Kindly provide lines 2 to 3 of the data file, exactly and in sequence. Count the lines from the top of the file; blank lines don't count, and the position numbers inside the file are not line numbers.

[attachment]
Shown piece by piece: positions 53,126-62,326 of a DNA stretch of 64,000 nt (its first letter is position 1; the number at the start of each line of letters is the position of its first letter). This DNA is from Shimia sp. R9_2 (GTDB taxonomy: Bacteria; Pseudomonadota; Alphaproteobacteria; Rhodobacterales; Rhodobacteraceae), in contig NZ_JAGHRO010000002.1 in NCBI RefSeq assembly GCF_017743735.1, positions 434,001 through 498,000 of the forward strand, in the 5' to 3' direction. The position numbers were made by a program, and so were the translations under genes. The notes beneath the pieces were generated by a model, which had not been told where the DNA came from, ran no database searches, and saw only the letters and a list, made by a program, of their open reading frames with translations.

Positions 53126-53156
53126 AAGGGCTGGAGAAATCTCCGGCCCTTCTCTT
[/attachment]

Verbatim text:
Positions 53126-53156
53126 AAGGGCTGGAGAAATCTCCGGCCCTTCTCTT